<I>Rattus norvegicus</I>

Investigation of tutin, a naturally-occurring plant toxin, as a novel, culturally acceptable rodenticide in New Zealand

He nui nga mātauranga a te Māori (Ngai Tūhoe) e pā ana ki nga momo hua tāokeoke (Toxins) e taea ana te whakarite hei rauemi tāwai i ngā riha kīrearea, pērā anō ki nga whiu takarangi o te tāoke 1080. I whakamātauhia e matou i nga ira tāoke o roto o te hua Tutu, ki rō taiwhanga pūtaiao. Mā te wero atu ki tētahi kiore (Norway Rat) i hua mai ngā mohiotanga o te nui me te momo o ngā tāokeoke kei roto i tēnei miro Māori, me te āhua o tēnei tāoke kia mau-rohā tonu tōna tuku whakahemo (Humaneness).

Early ecological research on rodents in New Zealand, 1946–1976: personal recollections

Ecological research into rodents in New Zealand commenced in the late 1940s with the creation of the Animal Ecology Section, Department of Scientific and Industrial Research (DSIR). Field surveys of rodents were backed by study skins and skeletal material. Supplemented by specimens from the Wildlife Service and the public, these accrued over the next 45 years laying the foundation for our present knowledge of rodent distribution. In 1951, J. S. Watson joined the DSIR from the Bureau of Animal Population, Oxford, and brought much needed experience in rodent biology and control.

Interactions between petrels, rats and rabbits on Whale Island, and effects of rat and rabbit eradication

Norway rats (Rattus norvegicus) were present on Whale Island (Moutohora), Bay of Plenty, New Zealand between about 1920 and 1987. During 1969-1971 they reduced by less than 10-35 % the breeding success of grey-faced petrels (Pterodroma macroptera gouldi), by eating unattended eggs and killing young or weak chicks. Rabbits (Oryctolagus cuniculus), introduced to Moutohora (240 ha surface area) in about 1968, multiplied rapidly to reach a density of up to 375 individuals/ha by early 1973.

An evaluation of the efficiency of rodent trapping methods: The effect of trap arrangement, cover type, and bait

Eradication of rodent species from some offshore islands has proved to be an effective means of conserving native animal communities and restoring natural ecological processes on the islands. As methods of eradication differ fur different rodent species, a truthful monitoring method to detect species presence and relative density is essential for a successful eradication programme.

The Diet of Feral Cats (Felis catus) on Raoul Island, Kermadec Group

Feral cats became established on Raoul Island some time between 1836 and 1872; the prey available to them included a great variety of nesting seabirds, few of which are present now, landbirds and kiore (Rattus exulans). Norway rats reached the island in 1921, providing additional prey for cats, but also another potential predator of seabirds. The diet of cats is described from guts and scats collected between 1972 and 1980. Rats are the main food, with land birds second in importance, and seabirds are now a minor item.

Eradication of Norway Rats (Rattus norvegicus) from Hawea- Island, Fjordland, Using Brodifacoum

Norway rats were eradicated on bush-covered Hawea Island (9 ha) in Breaksea Sound, using the anticoagulant rodenticide "Talon 50 WB" (brodifacoum). The work was done as a conservation measure and to evaluate the feasibility and costs of eradicating rodents quickly from islands. The 50-100 rats present were eradicated in about two weeks by applying a simple strategy that took full account of the characteristics of the poison, he environment, and the behaviour of the target species.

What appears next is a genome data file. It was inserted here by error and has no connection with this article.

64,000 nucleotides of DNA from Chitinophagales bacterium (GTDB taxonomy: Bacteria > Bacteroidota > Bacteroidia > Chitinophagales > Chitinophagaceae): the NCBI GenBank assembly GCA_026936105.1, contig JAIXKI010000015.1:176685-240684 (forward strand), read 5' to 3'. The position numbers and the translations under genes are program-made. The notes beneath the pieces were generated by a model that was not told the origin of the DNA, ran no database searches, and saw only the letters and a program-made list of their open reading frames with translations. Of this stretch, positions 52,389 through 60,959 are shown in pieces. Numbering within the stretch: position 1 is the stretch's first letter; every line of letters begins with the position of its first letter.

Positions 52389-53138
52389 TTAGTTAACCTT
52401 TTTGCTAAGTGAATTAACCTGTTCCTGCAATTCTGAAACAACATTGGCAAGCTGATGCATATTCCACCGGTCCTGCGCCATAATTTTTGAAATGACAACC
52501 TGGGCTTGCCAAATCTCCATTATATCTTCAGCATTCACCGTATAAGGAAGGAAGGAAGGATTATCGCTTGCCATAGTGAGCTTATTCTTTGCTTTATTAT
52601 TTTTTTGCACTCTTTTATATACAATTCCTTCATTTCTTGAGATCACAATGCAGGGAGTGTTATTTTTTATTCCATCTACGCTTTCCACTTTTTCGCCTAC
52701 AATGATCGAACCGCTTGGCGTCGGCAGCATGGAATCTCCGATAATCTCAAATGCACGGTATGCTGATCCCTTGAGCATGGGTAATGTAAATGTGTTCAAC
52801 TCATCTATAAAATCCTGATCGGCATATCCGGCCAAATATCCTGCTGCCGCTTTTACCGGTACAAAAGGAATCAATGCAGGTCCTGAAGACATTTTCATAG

Norway rats (Rattus norvegicus) on the Noises and Motukawao Islands, Hauraki Gulf, New Zealand

The Noises and Motukawao Islands in Hauraki Gulf are small (maximum size 26 ha) and bush— clad, and none is permanently inhabited. Norway rats reached the Noises about 1956, but their history on the Motukawao group is unknown. Live and kill-trapping was carried out between August 1977 and December 1981, mainly on the Noises Islands. Trapping success was high initially but declined rapidly and remained very low after mid-1978. Rats travelled widely between consecutive captures in live-traps and three home ranges of males averaged 1.2 ha.

Laboratory rats as trap lures for invasive Norway rats: field trial and recommendations

The Norway rat (Rattus norvegicus) is a highly destructive invasive species but while rat eradications on islands are effective, detection of survivors or reinvasions is challenging. We tested whether laboratory rats can act as lures for wild rats. We live-trapped rats first by using food baits, followed by live trapping using male and female lure rats vs controls (i.e. the same trapping device but without the lure animal). Norway rats were more frequently attracted to lure rats compared with controls. There was no sex bias in the trapped animals.

Multiple paternity in wild populations of invasive Rattus species

Multiple paternity within litters has been recorded among a variety of small mammal species, including some species of rodents. Although multiple mating has been observed in wild Rattus populations, whether such mating results in litters with multiple paternities has not been established previously. For studies involving invasive species, awareness is useful of the level of genetic diversity a single pregnant invader can bring to a population.

Response of seedling communities to mammalian pest eradication on Ulva Island, Rakiura National Park, New Zealand

Norway rats (Rattus norvegicus) were eradicated from Ulva Island, Rakiura National Park, in 1996. The aim of our work was to determine if seedlings and saplings increased in density and/or species richness following this eradication. In 2003, we took advantage of eight permanent plots (5 × 5 m) that had been established on Ulva Island in 1991, by counting seedlings and saplings of woody species, including tree ferns. Over this period, total numbers of woody seedlings (P > 0.05).